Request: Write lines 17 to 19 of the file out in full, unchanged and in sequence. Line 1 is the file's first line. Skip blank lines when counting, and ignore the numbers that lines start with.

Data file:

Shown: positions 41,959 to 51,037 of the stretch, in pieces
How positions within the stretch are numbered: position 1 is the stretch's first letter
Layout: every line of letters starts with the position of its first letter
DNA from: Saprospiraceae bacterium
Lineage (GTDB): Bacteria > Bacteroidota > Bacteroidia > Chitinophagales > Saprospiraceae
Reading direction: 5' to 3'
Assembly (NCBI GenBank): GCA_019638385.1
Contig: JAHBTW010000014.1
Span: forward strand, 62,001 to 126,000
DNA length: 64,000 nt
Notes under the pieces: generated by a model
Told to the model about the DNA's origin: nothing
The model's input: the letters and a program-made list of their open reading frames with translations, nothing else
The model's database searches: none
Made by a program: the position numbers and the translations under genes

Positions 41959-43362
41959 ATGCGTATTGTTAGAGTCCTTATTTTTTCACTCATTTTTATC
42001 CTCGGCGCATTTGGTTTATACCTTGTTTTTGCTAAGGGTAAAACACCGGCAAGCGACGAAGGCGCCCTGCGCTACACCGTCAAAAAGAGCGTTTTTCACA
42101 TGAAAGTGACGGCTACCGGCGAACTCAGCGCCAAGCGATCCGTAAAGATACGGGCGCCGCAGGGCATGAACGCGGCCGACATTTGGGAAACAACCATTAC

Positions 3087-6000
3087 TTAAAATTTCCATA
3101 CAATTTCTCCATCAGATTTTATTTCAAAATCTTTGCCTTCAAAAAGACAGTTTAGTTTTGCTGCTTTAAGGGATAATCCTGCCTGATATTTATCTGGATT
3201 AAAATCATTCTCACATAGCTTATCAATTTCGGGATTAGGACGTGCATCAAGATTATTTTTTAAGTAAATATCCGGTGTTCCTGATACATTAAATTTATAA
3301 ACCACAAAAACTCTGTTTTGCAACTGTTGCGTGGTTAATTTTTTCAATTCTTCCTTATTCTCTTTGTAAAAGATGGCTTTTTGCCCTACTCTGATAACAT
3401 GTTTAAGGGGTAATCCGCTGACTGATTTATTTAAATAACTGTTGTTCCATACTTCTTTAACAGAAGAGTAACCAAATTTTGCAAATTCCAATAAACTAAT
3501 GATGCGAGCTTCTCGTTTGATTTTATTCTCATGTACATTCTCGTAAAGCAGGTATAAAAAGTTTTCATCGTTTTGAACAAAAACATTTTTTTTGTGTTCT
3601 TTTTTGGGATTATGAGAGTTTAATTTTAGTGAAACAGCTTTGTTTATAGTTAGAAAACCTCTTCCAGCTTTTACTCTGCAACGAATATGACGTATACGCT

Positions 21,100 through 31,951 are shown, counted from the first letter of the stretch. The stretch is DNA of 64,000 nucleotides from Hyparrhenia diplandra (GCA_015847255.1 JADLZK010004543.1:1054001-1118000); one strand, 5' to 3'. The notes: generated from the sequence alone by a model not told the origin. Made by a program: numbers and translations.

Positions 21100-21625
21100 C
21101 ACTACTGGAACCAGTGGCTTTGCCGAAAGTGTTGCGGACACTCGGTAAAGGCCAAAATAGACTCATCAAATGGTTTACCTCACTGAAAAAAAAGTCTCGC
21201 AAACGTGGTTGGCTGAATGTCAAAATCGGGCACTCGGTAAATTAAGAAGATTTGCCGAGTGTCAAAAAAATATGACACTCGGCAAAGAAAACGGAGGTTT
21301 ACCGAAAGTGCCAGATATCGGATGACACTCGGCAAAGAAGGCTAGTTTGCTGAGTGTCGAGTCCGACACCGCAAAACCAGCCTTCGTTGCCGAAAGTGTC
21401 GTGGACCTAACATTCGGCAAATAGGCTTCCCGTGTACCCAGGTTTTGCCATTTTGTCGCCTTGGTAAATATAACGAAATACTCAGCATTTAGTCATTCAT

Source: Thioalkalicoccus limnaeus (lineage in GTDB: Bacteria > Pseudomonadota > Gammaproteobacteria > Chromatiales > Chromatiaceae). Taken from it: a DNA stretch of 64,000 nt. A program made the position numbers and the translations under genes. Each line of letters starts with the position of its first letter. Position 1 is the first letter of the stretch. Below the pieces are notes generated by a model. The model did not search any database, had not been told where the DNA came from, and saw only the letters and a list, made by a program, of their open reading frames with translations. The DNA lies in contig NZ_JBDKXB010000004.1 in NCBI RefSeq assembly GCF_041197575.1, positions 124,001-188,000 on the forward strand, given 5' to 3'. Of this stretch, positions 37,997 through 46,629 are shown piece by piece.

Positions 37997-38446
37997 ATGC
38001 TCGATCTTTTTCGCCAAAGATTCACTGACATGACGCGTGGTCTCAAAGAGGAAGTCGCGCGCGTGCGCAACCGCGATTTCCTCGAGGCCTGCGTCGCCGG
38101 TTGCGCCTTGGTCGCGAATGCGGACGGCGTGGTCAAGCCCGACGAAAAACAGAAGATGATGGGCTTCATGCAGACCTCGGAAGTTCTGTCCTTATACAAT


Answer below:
41959 ATGCGTATTGTTAGAGTCCTTATTTTTTCACTCATTTTTATC
42001 CTCGGCGCATTTGGTTTATACCTTGTTTTTGCTAAGGGTAAAACACCGGCAAGCGACGAAGGCGCCCTGCGCTACACCGTCAAAAAGAGCGTTTTTCACA
42101 TGAAAGTGACGGCTACCGGCGAACTCAGCGCCAAGCGATCCGTAAAGATACGGGCGCCGCAGGGCATGAACGCGGCCGACATTTGGGAAACAACCATTAC